FOOD

Taking the Fear out of Fat: Why High-Fat Mexican Cuisine May Actually Be Good for You

December 13th, 2019

Torie Borrelli is an Integrative Holistic Nutritionist (NC), trained chef specializing in healing foods that decrease inflammation, and creator of The Vida Well. Her newest cookbook, The Mexican Keto Cookbook, offer more than 100 low-carb, high-fat, anti-inflammatory grounded in Mexican tradition. Today, she writes about the ins and outs of a Mexican Keto diet.

Eating healthy fats is an immensely powerful way to hack your cravings, support your brain, maintain a healthy weight, and balance your hormones. Fat isn’t just good for you—it’s essential. And that is exactly why I was inspired to write “The Mexican Keto Cookbook,” which is filled with high-fat, traditional, and delicious recipes. It also contains tons of great tips to help you feel your best.

How did we end up with so much misinformation about fat?

The fear about fat primarily came from the food pyramid (now MyPlate), which said that the foundation of our diets should be carbohydrates and sugar. Fats were at the very top of the diagram, and we were told to consume them sparingly. However, flipping the fat and carb categories may be a better starting point for some of us.

Why do you promote high-fat Mexican cuisine?

Mexico has always been a second home to me, and I have a strong connection to the traditions and people there. Over the years, I’ve watched traditional foods get replaced with convenience foods that are low in fiber, high in carbs, and packed with GMOs and sugars. These empty calories have become central to the Standard American Diet, and have also spilled across the border into Mexico. Today, Mexicans are the largest consumer of carbonated drinks on the planet, as well as the largest consumer of processed foods in Latin America. Chronic illnesses like heart disease, obesity, and diabetes are all growing at record rates. Our bodies have learned to rely on sugar, not fat.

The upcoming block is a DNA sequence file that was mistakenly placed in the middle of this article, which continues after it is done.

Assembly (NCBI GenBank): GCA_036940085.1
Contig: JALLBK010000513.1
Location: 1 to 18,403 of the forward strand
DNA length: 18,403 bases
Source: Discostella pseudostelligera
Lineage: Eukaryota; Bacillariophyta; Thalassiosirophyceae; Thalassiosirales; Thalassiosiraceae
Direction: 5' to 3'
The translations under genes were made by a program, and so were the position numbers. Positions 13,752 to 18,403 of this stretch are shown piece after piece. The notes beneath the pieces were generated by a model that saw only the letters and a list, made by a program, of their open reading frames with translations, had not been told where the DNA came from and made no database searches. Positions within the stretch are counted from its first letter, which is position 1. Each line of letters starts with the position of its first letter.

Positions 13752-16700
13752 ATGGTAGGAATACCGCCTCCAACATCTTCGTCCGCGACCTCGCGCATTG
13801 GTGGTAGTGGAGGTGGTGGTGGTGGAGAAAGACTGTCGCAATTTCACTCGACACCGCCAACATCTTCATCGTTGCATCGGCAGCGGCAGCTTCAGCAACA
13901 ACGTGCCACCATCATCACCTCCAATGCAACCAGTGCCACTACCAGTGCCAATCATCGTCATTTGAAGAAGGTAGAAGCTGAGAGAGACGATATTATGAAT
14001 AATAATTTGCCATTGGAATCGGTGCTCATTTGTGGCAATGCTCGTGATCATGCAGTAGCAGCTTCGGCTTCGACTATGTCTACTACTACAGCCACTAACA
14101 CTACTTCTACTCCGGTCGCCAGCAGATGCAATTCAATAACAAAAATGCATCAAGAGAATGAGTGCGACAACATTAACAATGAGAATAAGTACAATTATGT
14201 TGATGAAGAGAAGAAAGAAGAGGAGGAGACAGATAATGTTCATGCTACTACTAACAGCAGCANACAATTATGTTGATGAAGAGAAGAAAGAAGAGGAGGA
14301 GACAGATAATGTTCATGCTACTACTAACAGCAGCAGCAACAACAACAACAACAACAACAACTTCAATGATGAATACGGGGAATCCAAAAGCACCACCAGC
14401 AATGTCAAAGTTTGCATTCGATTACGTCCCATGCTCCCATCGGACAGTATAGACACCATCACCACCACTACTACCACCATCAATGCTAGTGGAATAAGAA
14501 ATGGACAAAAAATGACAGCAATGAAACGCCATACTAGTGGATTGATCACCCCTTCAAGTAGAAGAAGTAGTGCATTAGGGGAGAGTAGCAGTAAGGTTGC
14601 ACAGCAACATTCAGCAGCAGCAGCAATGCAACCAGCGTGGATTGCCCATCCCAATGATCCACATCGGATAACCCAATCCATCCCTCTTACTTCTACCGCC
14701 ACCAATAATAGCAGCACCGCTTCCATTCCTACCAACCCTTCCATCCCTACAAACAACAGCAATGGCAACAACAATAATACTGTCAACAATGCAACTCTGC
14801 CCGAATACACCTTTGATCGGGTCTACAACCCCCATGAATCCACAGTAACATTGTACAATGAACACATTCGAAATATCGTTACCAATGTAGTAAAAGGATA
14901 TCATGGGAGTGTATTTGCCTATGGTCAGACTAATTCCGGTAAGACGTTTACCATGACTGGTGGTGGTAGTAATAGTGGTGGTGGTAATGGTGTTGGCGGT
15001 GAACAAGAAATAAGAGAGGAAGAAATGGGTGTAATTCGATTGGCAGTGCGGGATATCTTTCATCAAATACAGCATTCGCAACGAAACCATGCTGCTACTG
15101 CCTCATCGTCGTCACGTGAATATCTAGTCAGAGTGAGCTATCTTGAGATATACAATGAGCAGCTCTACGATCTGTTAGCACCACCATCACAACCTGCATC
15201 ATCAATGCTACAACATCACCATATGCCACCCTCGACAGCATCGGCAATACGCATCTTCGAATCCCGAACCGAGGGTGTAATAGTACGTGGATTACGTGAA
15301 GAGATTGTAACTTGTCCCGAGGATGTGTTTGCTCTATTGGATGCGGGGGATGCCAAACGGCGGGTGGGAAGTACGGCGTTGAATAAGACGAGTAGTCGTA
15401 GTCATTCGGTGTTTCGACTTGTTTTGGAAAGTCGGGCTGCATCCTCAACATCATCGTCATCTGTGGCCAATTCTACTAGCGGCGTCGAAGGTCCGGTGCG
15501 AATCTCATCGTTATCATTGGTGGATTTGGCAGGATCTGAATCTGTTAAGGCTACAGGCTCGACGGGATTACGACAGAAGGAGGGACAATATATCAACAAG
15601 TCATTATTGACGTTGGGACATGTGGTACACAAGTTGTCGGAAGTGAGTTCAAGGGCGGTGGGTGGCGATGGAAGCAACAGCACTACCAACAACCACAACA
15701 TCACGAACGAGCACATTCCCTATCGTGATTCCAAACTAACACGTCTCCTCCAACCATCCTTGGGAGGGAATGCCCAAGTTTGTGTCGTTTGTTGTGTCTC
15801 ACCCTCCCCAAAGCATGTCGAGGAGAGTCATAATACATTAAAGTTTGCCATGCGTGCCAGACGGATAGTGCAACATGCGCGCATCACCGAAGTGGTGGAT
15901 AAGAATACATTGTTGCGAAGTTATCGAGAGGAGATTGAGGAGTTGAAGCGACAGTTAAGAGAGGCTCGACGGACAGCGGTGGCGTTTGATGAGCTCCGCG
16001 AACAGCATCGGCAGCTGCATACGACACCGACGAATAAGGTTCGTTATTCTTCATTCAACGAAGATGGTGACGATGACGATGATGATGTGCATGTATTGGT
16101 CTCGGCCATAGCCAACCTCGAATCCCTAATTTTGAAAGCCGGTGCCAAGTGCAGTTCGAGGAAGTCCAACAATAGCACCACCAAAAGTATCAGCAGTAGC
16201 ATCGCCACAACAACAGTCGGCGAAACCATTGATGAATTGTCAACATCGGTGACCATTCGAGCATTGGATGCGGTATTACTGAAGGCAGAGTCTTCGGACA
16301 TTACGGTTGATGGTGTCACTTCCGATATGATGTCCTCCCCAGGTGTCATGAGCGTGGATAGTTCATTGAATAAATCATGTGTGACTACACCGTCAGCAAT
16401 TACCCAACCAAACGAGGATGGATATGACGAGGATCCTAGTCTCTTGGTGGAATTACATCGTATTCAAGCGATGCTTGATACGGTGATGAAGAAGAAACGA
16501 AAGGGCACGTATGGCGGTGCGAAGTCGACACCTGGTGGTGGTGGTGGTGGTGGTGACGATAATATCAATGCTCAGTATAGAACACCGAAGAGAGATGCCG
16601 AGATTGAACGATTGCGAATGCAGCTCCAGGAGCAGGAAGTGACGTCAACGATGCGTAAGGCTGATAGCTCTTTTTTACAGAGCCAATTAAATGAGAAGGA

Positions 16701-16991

Why do we need fat?

Every cell in our body is surrounded by a layer of fat, making it the primary source of energy. We cannot survive without fat. It slows the release of sugar into the blood and helps us use minerals, vitamins, and protein in the body. Did you know our brains are composed of 60 percent fat? It’s no wonder fat leads to optimal brain health!

The main role of fat is to provide energy. Fat helps with the absorption of fat-soluble nutrients and vitamins such as A, D, E, and K. It also helps regulate the immune system and reduce inflammation throughout the body. Nutrient-dense fats play a huge role in balancing hormones, which, when imbalanced, contribute to low energy, weight challenges, fertility issues, brain fog, and decreased metabolism.

But my favorite thing about fat is that it keeps me feeling full and satisfied—thanks to our amigo leptin, a hormone directly connected to body fat and obesity.

I’m on a mission to help people redefine their relationship with fat and remove fear from the equation. Below is my go-to list of healthy fats that offer lots of great benefits.